Zombie stories are definitely science fiction, but it's not a sub-genre that I'm familiar with.


Zombie stories also cross over into the "disaster" category. Lot's of science fiction about that. Alas Babylon, Lucifer's Hammer, Earth Abides, Planet of the Damned, etc.

Lots and lots and lots of science fiction is about getting by on your wits.
0 Replies
 
ehBeth
 
  3  
Reply Thu 17 Jan, 2013 09:16 am
@boomerang,
Most of the adrenaline anthologies have a mixture of fiction/non-fiction.

I generally like anthologies as they're a good way to find authors I might like to read more of, without too much investment in the authors I end up not liking.

0 Replies
 
DrewDad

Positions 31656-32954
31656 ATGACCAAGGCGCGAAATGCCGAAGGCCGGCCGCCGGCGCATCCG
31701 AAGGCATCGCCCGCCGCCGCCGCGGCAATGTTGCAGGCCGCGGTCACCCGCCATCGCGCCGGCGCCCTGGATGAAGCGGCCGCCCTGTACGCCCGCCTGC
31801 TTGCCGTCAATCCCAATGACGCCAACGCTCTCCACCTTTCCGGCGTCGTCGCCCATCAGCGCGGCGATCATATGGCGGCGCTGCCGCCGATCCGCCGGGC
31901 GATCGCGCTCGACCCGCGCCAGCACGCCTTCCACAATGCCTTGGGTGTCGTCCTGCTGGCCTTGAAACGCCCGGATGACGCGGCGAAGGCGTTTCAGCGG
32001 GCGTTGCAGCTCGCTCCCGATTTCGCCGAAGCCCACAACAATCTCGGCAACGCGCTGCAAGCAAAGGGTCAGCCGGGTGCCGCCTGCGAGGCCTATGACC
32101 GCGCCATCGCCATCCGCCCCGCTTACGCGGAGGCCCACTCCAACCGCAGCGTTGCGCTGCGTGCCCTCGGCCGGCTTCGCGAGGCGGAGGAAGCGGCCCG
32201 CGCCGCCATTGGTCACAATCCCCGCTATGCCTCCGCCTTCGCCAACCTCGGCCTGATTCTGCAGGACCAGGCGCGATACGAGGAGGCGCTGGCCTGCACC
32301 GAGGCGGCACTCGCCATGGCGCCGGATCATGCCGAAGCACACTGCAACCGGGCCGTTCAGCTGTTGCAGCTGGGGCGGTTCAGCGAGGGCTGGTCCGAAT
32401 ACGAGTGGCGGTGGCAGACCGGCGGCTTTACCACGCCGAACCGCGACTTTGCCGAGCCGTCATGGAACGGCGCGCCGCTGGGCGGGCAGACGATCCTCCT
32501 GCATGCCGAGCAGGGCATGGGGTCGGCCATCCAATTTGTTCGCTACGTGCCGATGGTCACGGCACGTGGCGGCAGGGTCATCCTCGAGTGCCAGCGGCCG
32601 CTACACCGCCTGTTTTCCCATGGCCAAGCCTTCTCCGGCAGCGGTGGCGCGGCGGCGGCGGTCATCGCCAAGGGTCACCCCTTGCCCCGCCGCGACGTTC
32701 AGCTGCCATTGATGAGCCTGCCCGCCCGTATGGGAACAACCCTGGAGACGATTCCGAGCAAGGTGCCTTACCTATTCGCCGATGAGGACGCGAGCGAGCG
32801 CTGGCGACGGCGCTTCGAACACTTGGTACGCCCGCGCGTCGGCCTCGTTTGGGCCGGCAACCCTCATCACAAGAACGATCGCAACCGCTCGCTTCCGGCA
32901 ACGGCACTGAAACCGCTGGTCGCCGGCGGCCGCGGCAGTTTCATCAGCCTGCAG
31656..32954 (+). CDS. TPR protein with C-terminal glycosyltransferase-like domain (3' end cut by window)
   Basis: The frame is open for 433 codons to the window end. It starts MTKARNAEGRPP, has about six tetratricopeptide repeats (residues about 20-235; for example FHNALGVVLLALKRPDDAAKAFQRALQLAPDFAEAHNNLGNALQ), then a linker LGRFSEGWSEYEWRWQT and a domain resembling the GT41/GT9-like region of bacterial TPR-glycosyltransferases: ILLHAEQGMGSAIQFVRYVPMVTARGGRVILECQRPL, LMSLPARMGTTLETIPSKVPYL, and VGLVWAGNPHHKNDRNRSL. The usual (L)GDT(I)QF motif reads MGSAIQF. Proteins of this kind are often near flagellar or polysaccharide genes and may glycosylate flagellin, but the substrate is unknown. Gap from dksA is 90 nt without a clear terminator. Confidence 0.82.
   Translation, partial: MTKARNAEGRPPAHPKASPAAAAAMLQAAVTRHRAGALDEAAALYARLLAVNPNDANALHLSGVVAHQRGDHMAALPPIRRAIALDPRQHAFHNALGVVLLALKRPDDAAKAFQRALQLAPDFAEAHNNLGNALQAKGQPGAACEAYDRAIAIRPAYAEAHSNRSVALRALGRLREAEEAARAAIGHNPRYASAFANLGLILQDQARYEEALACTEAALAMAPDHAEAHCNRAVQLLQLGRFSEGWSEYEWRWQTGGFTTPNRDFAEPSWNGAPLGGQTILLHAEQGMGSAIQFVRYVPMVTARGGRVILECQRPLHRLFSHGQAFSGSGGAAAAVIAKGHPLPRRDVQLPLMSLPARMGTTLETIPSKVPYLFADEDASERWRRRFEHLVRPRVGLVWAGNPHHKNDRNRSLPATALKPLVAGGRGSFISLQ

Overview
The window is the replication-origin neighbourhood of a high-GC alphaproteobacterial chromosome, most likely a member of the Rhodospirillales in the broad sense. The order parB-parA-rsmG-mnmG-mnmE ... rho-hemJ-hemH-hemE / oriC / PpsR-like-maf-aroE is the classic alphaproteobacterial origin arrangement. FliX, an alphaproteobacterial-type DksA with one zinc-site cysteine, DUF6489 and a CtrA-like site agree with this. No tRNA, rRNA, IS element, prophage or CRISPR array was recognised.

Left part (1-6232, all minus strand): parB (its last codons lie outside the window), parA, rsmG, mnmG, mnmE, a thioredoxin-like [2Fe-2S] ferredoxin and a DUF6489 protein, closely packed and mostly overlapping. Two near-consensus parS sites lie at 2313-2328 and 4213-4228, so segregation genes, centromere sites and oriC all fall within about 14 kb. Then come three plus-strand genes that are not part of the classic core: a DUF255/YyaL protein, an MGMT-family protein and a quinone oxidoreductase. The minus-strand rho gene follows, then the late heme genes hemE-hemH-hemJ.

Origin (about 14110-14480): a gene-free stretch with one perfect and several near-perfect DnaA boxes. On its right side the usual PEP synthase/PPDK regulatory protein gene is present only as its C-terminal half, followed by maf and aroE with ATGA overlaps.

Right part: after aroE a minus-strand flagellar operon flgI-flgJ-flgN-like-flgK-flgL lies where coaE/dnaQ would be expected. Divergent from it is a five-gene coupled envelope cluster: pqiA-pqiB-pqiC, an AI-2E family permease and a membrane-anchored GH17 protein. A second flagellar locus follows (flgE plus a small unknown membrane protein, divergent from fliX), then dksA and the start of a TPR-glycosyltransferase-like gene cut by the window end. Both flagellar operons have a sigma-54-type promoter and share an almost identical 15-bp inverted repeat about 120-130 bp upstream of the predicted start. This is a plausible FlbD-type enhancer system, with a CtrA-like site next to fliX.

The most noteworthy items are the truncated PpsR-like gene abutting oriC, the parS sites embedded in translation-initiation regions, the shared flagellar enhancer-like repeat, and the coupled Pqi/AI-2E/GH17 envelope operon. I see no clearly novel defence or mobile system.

1  
Reply Thu 17 Jan, 2013 09:19 am
@boomerang,
World War Z was decent.

A Canticle for Leibowitz

The Walking Dead is originally a comic book/graphic novel. Maybe get it from the library?

The Rift by Walter Jon Williams

spendius
 
  1  
Reply Thu 17 Jan, 2013 11:54 am
@DrewDad,
I don't think a kid would like Canticle.
0 Replies
 
boomerang
 
  1  
Reply Thu 17 Jan, 2013 12:06 pm
@DrewDad,
Those are both good suggestions but I need the target age ratcheted down about 10 years.

I just finished rereading "A Canticle for Leibowitz" and it is definitely WAY too slow a read for Mo. It was pretty slow for me. It's a pretty dull book with great ideas to think about.

I loved World War Z but I think it's intended audience is older. I think he'd find the format very confusing. I'd love to see a version of this written from the perspective of pre-teens. Mo would probably totally dig that.